CSP Happenings





Topic: Coaching & Training

How Voice of the Customer Insights Can Improve Employee Training

December 22, 2014

The frontlines of customer service and sales are where the most direct and personal customer experiences happen. It’s also an area where customers tend to be more vocal about their satisfaction, or lack thereof. A good experience can make someone’s day, and a bad one can ruin it – and humans are just predisposed to complain more than compliment.

Positive and negative customer experiences also influence retention and attrition; a good experience can keep a customer coming back for years, but one bad interaction and they might write you off forever.

And in the days of social media, one customer’s bad experience can easily spread to others and affect public perception of your brand.

Training ClassroomWith all of this at stake, no business can afford to deprioritize employee training and coaching. Training builds bridges between customers and customer-facing employees.

Creating, maintaining, and delivering an effective training program is no simple feat, but your customers will thank you for the effort.

One size never fits all.

As convenient as it would be, a one-size-fits-all approach to training is likely to miss the mark in more ways than one.

Every customer base is different, as is every workforce. Employee training initiatives must take into account not only the unique customers’ expectations, but the internal culture of the company. The better aligned these two conditions are, the better experience customers are likely to get, and the more productive employees can be.

Education is always evolving.

Customer expectations change with time, influenced not only by their relationship with your business, but trends and innovations in the marketplace as a whole. What was satisfactory last year may be insufficient today.

Static, standardized training is not sustainable. Regular evaluations of your materials, curriculum, and methods will keep your program responsive and current.

Mind the gaps.

So how do you optimize your employee training? Listen to the voice of the customer. VOC research and insights highlight gaps in employee performance and customer sentiment. This creates the opportunity to customize your training initiatives to focus on the attributes picked up within the research.

Knowledge is power – as long as you act on it. Measurements alone don’t do anything for anyone. At the end of the day, a customized, optimized, VOC-informed training program creates the opportunities for conversations that lead to loyalty and sales.

 

Customized training solutions based on VOC insights are part of the package of services CSP provides our clients. To find out more, visit our Coaching & Training page, or contact us directly with your questions.

Beware the Ripple Effect of a Single Bad Customer Experience

July 21, 2014

This call may be monitored or recorded for quality assurance.

It’s a familiar sentence to anyone who has had to call a customer service line for support. But one Comcast customer recently turned the tables on the cable provider, and recorded a maddening conversation with a customer service representative that quickly went viral.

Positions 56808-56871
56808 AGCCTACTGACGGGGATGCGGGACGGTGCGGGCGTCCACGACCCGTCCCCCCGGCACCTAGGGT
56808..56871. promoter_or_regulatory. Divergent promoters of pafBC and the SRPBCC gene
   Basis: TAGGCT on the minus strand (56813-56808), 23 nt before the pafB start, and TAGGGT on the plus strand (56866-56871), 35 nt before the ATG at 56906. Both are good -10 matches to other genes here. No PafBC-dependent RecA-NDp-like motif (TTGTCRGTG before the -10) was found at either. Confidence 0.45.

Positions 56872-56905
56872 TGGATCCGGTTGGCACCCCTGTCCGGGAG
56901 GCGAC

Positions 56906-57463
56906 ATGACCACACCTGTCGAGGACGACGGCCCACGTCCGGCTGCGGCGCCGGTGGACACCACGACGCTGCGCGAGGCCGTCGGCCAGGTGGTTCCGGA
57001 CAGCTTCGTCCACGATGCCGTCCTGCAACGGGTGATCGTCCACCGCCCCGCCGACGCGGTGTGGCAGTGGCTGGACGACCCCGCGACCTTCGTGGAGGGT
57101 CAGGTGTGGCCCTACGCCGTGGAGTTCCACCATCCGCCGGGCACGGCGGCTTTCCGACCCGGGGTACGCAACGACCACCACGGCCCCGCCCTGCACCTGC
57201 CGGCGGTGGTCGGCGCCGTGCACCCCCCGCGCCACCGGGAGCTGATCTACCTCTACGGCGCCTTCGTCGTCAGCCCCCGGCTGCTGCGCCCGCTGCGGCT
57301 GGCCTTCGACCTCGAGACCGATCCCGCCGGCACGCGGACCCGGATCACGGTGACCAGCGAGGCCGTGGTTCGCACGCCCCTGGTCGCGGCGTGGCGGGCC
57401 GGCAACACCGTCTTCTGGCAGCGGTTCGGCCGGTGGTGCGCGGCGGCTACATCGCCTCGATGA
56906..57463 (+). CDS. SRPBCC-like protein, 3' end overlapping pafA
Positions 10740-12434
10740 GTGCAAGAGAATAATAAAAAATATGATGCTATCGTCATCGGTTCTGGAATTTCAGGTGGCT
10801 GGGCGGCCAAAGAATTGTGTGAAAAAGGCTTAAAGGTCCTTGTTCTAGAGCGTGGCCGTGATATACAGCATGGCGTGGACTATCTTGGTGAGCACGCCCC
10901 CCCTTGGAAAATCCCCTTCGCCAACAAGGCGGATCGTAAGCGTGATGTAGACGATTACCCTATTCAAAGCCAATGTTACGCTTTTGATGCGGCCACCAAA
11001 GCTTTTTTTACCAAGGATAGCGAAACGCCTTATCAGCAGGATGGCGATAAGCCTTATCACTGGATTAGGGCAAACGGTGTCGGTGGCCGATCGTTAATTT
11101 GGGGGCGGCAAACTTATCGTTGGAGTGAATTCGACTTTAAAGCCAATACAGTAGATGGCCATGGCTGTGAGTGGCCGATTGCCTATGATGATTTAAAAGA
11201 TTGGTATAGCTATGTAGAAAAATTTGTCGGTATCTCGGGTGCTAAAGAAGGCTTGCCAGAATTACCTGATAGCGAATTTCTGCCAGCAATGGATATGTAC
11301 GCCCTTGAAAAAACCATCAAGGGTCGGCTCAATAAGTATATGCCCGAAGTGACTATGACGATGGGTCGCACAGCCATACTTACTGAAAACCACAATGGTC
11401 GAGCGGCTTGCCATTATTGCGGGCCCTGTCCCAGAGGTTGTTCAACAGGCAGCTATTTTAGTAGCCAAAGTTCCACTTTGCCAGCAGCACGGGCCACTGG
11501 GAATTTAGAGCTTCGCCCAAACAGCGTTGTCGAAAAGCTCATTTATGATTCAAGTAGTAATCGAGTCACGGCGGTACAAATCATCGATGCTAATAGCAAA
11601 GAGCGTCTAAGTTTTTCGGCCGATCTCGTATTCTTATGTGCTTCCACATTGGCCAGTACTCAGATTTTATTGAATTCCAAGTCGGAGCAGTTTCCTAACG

Ryan Block’s objective was to cancel and disconnect his service with Comcast. According to him, after his wife had already spent ten minutes on the phone going around in circles with the representative, he took over and began recording the call himself. He then uploaded the recording to the audio streaming site SoundCloud, where it gathered enough momentum to catch media attention.

You can listen to the call yourself here.

In these eight minutes, Mr. Block puts forth his request to cancel in a variety of creative, straightforward and polite ways, only to be blocked or derailed by the increasingly agitated rep at every turn.

Obviously, part of the rep’s responsibility to Comcast is to limit cancellations and retain customers, and he may have been incentivized with compensation for doing so. But his aggressive manner and obstructive methods indicate a corporate culture in which the voice of the customer falls on deaf ears.

On their own behalf, Comcast issued a statement saying, “We are very embarrassed by the way our employee spoke with Mr. Block […] While the overwhelming majority of our employees work very hard to do the right thing every day, we are using this very unfortunate experience to reinforce how important it is to always treat our customers with the utmost respect.”

But as the story gathered steam, it also gathered comments from thousands of other Comcast customers (and former customers) as well as customers of other cable giants like Time Warner, with whom Comcast is set to merge, pending FCC approval.

Many shared their own horror stories of similar experiences with service reps, while others lamented that due to lack of consumer choice among cable providers, Comcast and its peers have little incentive to improve the customer experience, in spite of any promise to emphasize respect.

If there’s a lesson in this for other businesses, it’s that the voice of just one customer can have enormous reach when amplified by the megaphone of the internet. No business is immune to that threat, but the damage is completely preventable when the company culture is aligned with the objective of providing an excellent customer experience, down to the last representative.